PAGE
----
Data RSS - Sample Scenario

Pito Salas - rps@salas.com - March 23 2009

Introduction and Background
In a previous note, I described at a high level the vision for “Data RSS”. In a future note I will describe it in some more technical detail. Here I would like to lay out a scenario to illustrate how I imagine this to work and indeed why I am excited about this direction. Data RSS is a simple standard format for publishing and accessing data sets over Rest APIs. It’s a recipe that can be followed to make one or more data sets available over the web. It’s a recipe that can be followed to write applications, widgets and web sites who use data sets published by others. It is a fully decentralized approach where the two parties, publishers and accessors, do not have to coordinate with each other. Each can work independently of the other because they are following a standard “plug and socket” scheme. For our purposes, a data set is a table of information, numeric, textual, dates and times and currencies. A data set can be small (for example, the names and phone numbers of all US Senators). A data set can be huge (for example, the list of all purchase orders issued by City Hall over a period of time.) Data RSS is about enabling a kind of ecology of data publishers and accessors who don't need to coordinate with each other, so that when for example the DOX starts publishing data, existing widgets and reporting tools, and notification managers, etc etc can all immediately be hooked in. The effect is that, for example, the DOX doesn't feel like, why did I bother writing this whole REST API for my data, now I have to go convince people to use it.

Scenario
How would it work? Lets take a hypothetical example. Apps for America developer billnotify.org creates a notification tool so that a user can ask to receive an email whenever a piece of legislation is sponsored by a congressman from some state which has some word in the title, the user gets an email. Simple idea, assuming there's an API where the titles and states of authorship of a piece of legislation is available. There happens to be such an API. GovTrack.us provides an API which returns information about bills in congress, including what congressperson sponsored it, and the name of the bill. So billnotify.org has a reasonably straightforward approach: 1. Every day, call the GovTrack.us API to see what new bills have been offered. 2. Look up the sponsoring congress person and their state 3. Notify any billnotify.org users if a bill matching their criteria have been offered.

Data RSS - Sample Scenario

Pito Salas - rps@salas.com - March 23 2009

Now let's say the State Department makes travel advisories available through another REST API. They would like to allow someone to set up an email notification whenever an advisory is published for a certain state. Sounds familiar? The State Department might note that there’s already a service, billnotify.org,  that does this for legislation. They can either try and convince billnotify.org to broaden their service to include travel advisories, or get someone to create a travelnotify.org service. And now, with Data RSS Imagine instead, that billnotify.org talks Data RSS. Let’s rename it to be just mynotify.org. Here is how the world would look: • Both the state department and govtrack.us would be publishing their information in Data RSS format -- http://datarss.govtrack.us and http://datarss.state.gov. • mynotify.org would ask the user what information they wanted to be notified about, and they would enter one of those two urls. • mynotify.or would access the corresponding sites, and display pick lists for the user to indicate that they wanted to be notified about a bill or alternatively about a travel advisory. N.B. Tomorrow, when the FDA started delivering food recalls as Data RSS, the user would be able to start getting notifications about those as well without any coordination with the makers of mynotify.org.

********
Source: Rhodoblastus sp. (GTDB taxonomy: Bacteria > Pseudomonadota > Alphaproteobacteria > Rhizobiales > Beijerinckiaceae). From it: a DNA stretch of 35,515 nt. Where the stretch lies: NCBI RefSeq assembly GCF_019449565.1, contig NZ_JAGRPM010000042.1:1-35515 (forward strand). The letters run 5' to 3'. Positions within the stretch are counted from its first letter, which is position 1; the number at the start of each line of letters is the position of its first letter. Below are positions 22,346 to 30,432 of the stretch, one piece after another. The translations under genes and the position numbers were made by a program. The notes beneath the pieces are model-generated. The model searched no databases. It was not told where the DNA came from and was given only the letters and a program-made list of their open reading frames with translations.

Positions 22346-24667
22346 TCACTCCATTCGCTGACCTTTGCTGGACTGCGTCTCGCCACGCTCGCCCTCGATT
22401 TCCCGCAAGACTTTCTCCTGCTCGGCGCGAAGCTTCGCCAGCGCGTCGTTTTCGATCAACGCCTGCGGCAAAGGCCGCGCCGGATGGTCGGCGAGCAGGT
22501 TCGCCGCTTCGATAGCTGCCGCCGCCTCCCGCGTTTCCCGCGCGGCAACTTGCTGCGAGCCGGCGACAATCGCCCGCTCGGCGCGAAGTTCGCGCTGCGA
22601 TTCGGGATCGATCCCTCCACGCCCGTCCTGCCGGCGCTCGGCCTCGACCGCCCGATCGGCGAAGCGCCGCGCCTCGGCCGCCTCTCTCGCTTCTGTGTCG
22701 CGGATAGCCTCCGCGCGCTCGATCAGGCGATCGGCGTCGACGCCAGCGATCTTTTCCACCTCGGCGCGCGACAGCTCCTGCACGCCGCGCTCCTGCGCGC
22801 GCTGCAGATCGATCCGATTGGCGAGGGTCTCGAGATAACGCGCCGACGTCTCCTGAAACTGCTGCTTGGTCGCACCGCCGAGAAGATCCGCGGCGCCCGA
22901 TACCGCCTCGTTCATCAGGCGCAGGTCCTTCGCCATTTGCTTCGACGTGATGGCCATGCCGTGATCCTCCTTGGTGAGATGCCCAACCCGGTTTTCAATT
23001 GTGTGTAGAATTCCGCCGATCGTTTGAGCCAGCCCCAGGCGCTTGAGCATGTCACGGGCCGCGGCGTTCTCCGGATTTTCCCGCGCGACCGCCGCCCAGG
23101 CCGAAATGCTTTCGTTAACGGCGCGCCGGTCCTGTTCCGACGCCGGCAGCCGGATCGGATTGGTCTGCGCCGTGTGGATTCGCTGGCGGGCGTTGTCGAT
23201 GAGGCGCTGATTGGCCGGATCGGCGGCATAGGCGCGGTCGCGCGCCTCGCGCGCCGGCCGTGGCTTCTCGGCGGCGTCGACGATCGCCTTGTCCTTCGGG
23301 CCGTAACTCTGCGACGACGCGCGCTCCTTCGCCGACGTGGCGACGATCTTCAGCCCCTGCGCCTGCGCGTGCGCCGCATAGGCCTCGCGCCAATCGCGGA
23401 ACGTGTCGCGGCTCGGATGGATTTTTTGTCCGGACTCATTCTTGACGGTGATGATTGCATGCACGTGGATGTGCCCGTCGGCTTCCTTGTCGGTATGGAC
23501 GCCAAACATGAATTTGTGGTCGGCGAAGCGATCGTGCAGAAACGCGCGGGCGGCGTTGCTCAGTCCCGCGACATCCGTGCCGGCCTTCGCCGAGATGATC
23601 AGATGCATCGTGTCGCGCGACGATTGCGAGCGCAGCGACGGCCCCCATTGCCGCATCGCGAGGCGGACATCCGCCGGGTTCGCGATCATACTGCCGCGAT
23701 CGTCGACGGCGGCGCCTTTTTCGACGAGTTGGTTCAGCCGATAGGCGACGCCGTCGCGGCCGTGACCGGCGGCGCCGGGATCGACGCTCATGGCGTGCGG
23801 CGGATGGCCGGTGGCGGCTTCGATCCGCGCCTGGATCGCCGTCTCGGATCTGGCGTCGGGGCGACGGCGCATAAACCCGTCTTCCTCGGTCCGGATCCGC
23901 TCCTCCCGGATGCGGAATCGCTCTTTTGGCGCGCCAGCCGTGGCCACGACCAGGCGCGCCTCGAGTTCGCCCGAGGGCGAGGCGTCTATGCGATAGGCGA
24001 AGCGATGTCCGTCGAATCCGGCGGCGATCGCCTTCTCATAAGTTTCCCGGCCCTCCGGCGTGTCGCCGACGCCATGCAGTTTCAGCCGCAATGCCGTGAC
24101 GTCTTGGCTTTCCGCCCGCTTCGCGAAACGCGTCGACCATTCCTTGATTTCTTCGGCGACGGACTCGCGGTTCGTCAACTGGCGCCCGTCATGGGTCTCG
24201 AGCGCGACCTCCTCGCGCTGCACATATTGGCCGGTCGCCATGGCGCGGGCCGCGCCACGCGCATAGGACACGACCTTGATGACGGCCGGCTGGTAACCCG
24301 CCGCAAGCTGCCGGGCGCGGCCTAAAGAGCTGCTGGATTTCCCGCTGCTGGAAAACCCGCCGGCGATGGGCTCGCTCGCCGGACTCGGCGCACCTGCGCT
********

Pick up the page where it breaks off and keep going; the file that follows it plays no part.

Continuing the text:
Conclusion
You might say, well this is what the whole REST API efforts are for. But with the Data RSS scheme we achieve a decoupling between the ones creating and publishing the data from the ones accessing it. In the story above, mynotify.org didn’t need to help or participate or change to allow the FDA food recalls. This is a huge friction remover. Both publishers and users get payback for their efforts without having to evangelize and get custom code written by others. What this is and is not By the way, this is specifically NOT about a central database. Just the opposite. It's about decentralization and decoupling. Data RSS is ‘simply’ a standard and simple format for describing and delivering data sets. The magic is in the fact that it is a neutral standard designed to cover 90% of our needs. Clearly there will be more complex data models or parts of data models that are too complex or specialized to work under a generic Data RSS scheme. But I am really convinced that a huge amount of leverage and coverage could be achieved within a relatively simple model.